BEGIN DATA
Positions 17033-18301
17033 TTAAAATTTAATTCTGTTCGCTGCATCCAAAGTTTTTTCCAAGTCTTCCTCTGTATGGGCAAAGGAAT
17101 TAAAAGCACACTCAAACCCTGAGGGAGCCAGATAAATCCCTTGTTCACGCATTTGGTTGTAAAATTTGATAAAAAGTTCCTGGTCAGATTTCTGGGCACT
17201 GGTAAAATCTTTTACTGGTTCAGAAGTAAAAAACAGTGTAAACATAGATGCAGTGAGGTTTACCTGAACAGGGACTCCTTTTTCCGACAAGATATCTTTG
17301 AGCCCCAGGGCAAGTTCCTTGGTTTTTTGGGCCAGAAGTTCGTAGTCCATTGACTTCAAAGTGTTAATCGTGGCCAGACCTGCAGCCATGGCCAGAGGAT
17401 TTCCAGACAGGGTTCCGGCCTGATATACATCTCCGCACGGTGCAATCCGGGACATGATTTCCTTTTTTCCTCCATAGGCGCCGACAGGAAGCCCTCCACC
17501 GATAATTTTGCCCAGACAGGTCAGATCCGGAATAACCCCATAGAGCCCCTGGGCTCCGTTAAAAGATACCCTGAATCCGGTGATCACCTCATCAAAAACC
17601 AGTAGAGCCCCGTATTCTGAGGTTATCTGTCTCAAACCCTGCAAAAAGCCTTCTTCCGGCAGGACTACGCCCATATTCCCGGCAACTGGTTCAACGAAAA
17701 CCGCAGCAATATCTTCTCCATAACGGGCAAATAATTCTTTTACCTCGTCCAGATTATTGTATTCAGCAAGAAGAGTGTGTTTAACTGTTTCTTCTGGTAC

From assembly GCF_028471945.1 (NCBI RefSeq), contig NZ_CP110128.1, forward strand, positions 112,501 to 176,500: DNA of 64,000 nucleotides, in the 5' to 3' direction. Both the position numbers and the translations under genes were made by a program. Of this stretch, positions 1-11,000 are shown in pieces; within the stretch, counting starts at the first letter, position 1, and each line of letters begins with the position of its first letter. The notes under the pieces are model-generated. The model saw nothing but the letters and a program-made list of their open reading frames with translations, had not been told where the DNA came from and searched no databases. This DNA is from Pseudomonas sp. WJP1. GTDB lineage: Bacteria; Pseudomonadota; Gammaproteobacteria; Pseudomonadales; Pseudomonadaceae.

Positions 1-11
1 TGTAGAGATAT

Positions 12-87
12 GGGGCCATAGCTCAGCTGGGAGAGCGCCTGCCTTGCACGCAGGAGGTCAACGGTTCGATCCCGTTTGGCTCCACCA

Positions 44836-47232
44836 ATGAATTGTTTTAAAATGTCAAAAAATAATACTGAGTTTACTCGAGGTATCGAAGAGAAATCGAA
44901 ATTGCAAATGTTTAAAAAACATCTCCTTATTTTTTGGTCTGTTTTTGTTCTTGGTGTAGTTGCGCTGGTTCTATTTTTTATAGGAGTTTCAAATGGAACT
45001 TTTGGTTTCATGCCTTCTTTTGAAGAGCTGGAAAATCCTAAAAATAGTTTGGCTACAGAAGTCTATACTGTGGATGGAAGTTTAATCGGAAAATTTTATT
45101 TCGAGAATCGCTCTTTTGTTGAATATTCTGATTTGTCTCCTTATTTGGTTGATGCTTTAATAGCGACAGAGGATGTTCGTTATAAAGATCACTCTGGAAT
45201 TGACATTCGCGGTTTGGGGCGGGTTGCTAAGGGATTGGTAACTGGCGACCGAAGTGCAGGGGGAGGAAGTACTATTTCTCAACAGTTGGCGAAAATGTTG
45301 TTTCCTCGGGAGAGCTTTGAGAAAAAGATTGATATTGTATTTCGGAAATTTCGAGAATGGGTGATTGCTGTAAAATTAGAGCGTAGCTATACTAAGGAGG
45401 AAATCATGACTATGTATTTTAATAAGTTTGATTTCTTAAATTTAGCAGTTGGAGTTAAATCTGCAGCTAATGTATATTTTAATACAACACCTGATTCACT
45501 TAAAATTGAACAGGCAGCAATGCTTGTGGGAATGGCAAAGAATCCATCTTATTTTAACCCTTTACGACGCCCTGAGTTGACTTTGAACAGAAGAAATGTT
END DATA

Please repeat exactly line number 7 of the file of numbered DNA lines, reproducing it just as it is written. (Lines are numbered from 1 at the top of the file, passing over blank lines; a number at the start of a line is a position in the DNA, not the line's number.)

17501 GATAATTTTGCCCAGACAGGTCAGATCCGGAATAACCCCATAGAGCCCCTGGGCTCCGTTAAAAGATACCCTGAATCCGGTGATCACCTCATCAAAAACC